From pedals to handlebar width to saddles, there are solid reasons not to just copy and paste your road setup to your cross bike. MTB style pedals will require different adjustments as they influence seat height and position of the foot on the pedal. Handlebar width can be changed to affect handling and stability. Saddles are for more than sitting on a cross bike, they are mounted, slid upon for weight balance and used to stabilize the bike when out of the saddle.  

Physical demands

For most road riding, the effort is more or less sustained, that is, you are holding a relatively steady power. In cross, there is stochasticity in the power required; sprinting out of corners, up short hills, through mud, in and out of the saddle throughout. For most riders this tends to change pedaling dynamics a great deal; riders tend to drop the heel and straighten the knee in search of every last watt.

While a typical cross rider is only racing for 45 minutes to an hour, the demands are intense and the little mistakes add up.  Each detail from tire selection, to handlebar width ultimately influence your performance on the course. Give each aspect attention and the odds of success increase. Making sure your machine is optimized to you is a vital piece of the puzzle.     


Takeaways: How to convince your friends about this

Unlike shaving your legs (which we support regardless of "real" reasons or rules) there are some other tangible, actual reasons for doing everything we just suggested. Here they are:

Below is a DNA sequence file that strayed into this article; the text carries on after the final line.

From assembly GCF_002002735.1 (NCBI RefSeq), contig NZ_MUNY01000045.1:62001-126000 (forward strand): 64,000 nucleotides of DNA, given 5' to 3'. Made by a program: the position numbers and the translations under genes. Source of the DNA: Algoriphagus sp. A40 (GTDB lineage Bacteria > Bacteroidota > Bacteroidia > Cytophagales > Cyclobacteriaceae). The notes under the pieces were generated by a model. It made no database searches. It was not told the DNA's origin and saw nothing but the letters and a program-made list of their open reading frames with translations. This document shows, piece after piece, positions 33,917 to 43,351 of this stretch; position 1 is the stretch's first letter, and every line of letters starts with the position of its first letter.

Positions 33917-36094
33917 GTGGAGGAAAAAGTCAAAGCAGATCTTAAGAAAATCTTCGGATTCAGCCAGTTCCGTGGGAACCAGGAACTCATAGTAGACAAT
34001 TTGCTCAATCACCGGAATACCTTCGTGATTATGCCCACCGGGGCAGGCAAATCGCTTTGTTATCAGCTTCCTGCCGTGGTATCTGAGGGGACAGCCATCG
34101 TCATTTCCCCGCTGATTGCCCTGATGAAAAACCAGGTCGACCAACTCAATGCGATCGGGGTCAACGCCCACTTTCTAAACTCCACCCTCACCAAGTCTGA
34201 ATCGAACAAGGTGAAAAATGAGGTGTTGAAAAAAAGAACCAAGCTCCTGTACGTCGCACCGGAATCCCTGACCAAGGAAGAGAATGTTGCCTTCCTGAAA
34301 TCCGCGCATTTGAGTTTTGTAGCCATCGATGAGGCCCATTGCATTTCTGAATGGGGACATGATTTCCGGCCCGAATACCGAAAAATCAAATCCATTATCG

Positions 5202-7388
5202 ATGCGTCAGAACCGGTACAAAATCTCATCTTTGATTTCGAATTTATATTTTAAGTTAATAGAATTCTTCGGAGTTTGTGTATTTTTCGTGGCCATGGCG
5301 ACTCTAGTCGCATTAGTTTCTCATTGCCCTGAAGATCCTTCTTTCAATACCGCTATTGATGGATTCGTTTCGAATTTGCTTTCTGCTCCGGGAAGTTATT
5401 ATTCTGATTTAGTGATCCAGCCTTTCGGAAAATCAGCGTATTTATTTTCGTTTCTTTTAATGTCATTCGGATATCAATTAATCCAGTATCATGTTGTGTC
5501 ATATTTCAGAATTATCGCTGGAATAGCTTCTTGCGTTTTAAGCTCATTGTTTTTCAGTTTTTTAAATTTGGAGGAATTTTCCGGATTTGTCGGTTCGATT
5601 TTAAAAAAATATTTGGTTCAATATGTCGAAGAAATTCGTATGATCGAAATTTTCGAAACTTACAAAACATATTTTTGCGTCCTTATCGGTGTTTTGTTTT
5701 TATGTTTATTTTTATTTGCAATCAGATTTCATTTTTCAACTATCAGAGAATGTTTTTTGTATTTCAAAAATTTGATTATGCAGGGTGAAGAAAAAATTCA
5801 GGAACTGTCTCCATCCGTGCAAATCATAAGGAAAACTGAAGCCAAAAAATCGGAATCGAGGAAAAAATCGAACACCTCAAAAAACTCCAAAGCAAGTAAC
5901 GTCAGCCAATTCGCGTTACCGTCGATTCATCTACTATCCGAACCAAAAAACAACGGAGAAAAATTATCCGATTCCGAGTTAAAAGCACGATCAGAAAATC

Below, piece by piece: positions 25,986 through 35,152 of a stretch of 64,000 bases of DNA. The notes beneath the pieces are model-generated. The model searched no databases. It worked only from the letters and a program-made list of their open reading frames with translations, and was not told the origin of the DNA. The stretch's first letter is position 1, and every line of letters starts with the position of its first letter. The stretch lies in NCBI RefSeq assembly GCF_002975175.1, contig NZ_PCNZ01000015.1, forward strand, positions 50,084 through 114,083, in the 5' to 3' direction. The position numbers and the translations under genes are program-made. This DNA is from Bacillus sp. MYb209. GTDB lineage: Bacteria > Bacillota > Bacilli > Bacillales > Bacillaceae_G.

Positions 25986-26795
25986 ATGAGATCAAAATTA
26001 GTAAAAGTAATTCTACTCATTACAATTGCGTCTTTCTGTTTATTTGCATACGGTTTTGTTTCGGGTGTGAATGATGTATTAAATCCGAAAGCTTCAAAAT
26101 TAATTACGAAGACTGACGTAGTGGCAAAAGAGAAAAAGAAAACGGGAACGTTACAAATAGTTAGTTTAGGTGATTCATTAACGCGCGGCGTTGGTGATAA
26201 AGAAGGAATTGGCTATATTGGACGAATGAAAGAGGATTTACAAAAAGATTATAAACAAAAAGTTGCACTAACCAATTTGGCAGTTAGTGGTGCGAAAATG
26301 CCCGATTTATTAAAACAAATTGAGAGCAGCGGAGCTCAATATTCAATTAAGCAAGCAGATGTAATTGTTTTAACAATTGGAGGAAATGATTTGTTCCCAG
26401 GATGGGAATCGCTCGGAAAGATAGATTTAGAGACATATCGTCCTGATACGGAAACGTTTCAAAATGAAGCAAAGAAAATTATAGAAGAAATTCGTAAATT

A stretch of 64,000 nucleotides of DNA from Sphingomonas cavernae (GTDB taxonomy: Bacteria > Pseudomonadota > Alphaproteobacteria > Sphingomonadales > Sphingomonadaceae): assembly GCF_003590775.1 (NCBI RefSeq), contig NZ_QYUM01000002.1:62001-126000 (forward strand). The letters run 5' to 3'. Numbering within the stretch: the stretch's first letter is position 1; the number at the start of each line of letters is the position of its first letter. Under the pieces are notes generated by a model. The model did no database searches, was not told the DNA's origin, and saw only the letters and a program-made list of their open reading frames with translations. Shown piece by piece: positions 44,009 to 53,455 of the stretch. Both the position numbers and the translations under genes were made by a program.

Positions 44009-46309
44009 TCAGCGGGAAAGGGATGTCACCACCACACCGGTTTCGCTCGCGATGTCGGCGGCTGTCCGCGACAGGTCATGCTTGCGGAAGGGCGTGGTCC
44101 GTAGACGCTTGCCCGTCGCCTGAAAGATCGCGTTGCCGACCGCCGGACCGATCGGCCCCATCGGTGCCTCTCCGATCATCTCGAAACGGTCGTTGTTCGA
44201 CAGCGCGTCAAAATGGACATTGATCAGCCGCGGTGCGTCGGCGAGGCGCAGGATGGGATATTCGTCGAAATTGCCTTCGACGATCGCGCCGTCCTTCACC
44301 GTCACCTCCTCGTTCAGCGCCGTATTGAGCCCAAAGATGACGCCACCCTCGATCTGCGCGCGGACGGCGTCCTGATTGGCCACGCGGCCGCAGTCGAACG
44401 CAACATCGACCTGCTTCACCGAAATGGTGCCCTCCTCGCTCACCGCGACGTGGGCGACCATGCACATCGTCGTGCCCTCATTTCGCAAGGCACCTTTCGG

1. The average racing cyclist will accrue a closet-full of discarded saddles, stems, shoes, handlebars, and other components that they discovered weren’t the right size after buying. This is why when folks say “bike fits are too expensive,” the correct response should be: “buying the wrong stuff is more expensive.” This is arguably more true for cross than for road, because the chances are good that you’ll be breaking and buying new components at least once a season. 
     
  2. Injury prevention: In the month since my fit, I haven’t had “cross back” once despite training almost exclusively on the cross bike since. My hamstrings feel good again and I haven’t had any numbness in my feet. So when folks say “cross back is part of cross” I will silently think “actually you just need to sit on a GURU with Colin for an hour and all of your problems will be solved."

All photos thanks to Matthew Story (@mattrideshis.bike)